It's disgraceful, but not out of character for this Tory-led government, how quick ministers were to try to pin the blame on civil servants”

End Quote Public and Commercial Services union

And Association of Train Operating Companies chief executive Michael Roberts said passengers and the rail industry would now have clarity about the next two years on the West Coast line and urged ministers and officials to "get the programme of franchising back on course".

Shadow transport secretary Maria Eagle said the Laidlaw inquiry had delivered "a damning verdict on the government's shambolic and incompetent handling of rail franchising since the election".

And Rail, Maritime and Transport union general secretary Bob Crow said that, "because of the shocking ineptitude right at the top of this rotten government, Sir Richard Branson has muscled his way into a monopoly provider position".

The Public and Commercial Services union, meanwhile, which represents one of the three suspended civil servants, said the report confirmed the issues involved in the bid were "very complex".

"It's disgraceful, but not out of character for this Tory-led government, how quick ministers were to try to pin the blame on civil servants," it said.

West Coast Mainline map
 

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  • rate this
    +4

    Comment number 460.

    @451.Bastiat

    The USSR was ostracised from the global economy - thus it was funding starved.

    You cannot use the USSR (or N. Korea) as an example to base your fear of govt on because they were never given a chance to see if it would have worked.

    Due to the fears of people like you, Your argument is rendered moot.

    Europe has had state run services that worked fine - how did they do it?

  • rate this
    +6

    Comment number 459.

    Sombody was in charge and spent 40 million quid on a report that was wrong!
    Thank God Virgin can do basic maths
    Sack the lot and please do not pay them any fancy civil service pension,

  • rate this
    0

    Comment number 458.

    Ref 443, 444
    OK Trout Mask Replica, fess up.
    Just how do you get sequential HYS entries when we mere mortals have to wait 10 minutes each time.
    You must work in the public sector!

    448 Network Rail was a political construct designed to wipe out Railtrack after some fatal accidents (conveniently forgetting that the only year of the century without rail fatalities was also on Railtrack's watch)

  • rate this
    +1

    Comment number 457.

    Civil Servants have been cut massively, pay reduced in real terms, conditions stripped by Maude and now blamed for Govt policy and corporations like Virgin having too much power. This govt claims to reduce democracy and increase delegation/accountability. They're increasing beaurocracy and reducing delegation. It's a blame game and ministerial PR stunt and we're not falling for it any longer!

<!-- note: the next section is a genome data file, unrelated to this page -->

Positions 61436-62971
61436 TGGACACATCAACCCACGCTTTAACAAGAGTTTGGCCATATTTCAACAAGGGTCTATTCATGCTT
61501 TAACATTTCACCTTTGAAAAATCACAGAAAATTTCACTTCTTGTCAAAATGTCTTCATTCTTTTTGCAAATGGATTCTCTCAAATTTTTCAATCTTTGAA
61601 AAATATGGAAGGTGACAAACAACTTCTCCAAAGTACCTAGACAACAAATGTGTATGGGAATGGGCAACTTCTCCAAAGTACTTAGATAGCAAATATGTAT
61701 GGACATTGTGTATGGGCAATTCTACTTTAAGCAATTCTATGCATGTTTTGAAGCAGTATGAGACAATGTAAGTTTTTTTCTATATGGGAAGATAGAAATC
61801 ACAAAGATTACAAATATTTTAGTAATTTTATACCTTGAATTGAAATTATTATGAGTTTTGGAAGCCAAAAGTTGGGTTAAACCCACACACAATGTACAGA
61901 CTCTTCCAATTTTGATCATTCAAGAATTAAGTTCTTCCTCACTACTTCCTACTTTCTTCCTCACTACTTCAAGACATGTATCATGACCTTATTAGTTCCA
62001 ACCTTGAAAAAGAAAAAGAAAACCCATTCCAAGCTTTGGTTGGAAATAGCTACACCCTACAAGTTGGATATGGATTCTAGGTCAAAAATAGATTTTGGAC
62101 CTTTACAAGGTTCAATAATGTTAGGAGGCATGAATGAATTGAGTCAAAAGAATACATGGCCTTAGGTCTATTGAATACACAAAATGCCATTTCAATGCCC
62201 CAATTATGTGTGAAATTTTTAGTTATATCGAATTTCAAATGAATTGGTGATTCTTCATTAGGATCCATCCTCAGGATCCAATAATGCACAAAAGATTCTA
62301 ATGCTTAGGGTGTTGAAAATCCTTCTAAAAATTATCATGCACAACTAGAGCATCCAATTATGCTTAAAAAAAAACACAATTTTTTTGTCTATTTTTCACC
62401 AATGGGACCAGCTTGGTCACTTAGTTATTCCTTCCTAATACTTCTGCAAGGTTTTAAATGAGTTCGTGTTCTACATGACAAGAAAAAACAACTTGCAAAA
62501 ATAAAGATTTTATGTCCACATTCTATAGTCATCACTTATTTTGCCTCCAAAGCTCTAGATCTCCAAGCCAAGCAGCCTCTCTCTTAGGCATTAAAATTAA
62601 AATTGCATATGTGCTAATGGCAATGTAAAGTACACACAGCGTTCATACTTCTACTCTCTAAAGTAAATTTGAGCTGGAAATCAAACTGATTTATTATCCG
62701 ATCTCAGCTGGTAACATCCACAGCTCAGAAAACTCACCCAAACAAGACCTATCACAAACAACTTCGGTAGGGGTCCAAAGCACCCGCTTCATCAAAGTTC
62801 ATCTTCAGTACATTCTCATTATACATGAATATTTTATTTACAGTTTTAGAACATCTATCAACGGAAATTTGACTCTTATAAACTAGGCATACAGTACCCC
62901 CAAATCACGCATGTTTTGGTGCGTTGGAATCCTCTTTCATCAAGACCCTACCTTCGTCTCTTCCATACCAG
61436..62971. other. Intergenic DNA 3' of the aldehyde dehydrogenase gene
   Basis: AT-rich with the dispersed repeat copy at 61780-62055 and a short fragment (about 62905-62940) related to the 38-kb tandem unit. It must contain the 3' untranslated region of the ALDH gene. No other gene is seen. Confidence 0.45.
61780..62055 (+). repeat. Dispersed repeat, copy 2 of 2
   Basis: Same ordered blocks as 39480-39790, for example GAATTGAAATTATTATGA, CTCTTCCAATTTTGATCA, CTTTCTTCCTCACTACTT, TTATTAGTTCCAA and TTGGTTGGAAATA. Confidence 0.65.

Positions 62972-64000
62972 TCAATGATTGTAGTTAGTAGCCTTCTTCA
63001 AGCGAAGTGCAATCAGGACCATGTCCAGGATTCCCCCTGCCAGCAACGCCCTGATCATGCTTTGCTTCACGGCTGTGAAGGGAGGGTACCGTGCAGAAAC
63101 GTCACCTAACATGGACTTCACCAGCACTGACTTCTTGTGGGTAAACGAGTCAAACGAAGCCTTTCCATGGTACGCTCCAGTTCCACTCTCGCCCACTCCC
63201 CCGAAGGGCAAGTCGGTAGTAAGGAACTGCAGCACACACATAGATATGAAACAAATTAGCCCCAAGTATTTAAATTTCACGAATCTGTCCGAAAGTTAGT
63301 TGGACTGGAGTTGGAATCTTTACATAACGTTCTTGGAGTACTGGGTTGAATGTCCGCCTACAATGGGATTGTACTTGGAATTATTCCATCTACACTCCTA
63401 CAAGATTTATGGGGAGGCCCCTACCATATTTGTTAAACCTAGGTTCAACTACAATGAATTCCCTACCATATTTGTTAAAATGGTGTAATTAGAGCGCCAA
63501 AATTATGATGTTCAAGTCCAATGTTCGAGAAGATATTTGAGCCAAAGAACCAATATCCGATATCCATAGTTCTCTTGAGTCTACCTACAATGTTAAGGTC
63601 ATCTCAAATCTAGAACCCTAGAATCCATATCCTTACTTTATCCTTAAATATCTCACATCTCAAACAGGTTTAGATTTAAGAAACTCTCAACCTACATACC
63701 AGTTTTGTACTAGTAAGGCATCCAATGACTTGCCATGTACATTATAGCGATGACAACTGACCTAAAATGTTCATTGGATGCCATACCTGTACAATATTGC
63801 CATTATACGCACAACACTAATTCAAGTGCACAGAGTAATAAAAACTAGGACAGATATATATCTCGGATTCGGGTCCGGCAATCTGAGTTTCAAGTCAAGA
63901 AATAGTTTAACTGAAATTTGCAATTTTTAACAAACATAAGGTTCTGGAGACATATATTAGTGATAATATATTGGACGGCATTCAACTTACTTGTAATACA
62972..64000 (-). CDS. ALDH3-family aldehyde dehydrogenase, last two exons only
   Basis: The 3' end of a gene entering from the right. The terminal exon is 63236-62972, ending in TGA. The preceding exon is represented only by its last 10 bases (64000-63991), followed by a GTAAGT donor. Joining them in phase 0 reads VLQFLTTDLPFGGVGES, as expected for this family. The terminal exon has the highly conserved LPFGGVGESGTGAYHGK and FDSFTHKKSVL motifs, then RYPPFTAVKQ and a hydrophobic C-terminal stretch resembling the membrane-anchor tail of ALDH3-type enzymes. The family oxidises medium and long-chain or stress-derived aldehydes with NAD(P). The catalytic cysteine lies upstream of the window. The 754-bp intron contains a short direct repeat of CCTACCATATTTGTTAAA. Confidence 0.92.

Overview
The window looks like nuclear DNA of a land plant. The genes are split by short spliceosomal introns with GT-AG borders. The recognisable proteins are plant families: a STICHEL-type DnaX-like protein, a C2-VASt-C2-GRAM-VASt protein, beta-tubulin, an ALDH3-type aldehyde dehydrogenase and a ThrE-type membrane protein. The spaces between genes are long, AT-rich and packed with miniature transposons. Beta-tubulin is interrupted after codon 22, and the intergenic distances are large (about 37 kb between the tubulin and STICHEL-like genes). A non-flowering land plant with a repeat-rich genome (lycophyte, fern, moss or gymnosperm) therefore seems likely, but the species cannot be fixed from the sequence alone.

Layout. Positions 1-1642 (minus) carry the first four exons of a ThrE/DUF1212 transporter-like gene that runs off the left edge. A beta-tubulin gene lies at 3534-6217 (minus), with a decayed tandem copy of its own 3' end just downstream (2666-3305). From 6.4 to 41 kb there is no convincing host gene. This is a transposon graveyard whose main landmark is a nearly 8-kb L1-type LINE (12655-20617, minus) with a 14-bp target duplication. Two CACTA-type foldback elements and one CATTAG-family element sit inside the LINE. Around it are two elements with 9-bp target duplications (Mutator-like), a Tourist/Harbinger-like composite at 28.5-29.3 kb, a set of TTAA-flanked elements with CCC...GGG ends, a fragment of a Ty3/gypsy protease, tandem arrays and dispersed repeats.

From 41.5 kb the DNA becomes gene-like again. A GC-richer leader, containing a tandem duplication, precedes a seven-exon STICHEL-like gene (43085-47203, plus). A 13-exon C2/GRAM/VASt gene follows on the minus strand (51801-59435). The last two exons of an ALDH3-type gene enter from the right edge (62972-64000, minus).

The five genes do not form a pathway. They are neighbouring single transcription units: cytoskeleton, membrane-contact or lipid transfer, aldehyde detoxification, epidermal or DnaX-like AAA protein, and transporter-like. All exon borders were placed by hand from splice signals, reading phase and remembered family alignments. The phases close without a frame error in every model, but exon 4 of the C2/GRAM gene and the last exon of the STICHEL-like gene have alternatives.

• rate this
    +2

    Comment number 456.

    450.ichabod

    "CEO got a right pasting in the Commons Select Committee."

    lol quite funny.

    A 57 million management fee right pasting.

  • rate this
    +2

    Comment number 455.

    The Public and Commercial Services union, meanwhile, which represents one of the three suspended civil servants, said the report confirmed the issues involved in the bid were "very complex".
    ===
    No it's not, it's straightforward. The DfT made it complex.
    From my understanding, they forgot to factor VAT over the life of the contract.!!
    Yes, a large amount of £, but a schoolboy(girl) error

  • rate this
    +25

    Comment number 454.

    Please why don't we remove these amature Government Ministers from the equation. Lets get real experts in charge of our railways (both financial and technical) and set a standard national charge per mile travelled throughout the UK network with radical new centralised administration for infrastructure planning and rail improvement. The only alternative is to Nationalise.

  • rate this
    +3

    Comment number 453.

    A law should be passed in order to prevent the Government and the public sector from meddling in the commercial world as every time that they do it costs the taxpayer a fortune.The public sector simply does not understand commerce which is why PFI is a disaster and why the drug companies,defence suppliers etc always make a fortune out of public sector procurement.

  • rate this
    +9

    Comment number 452.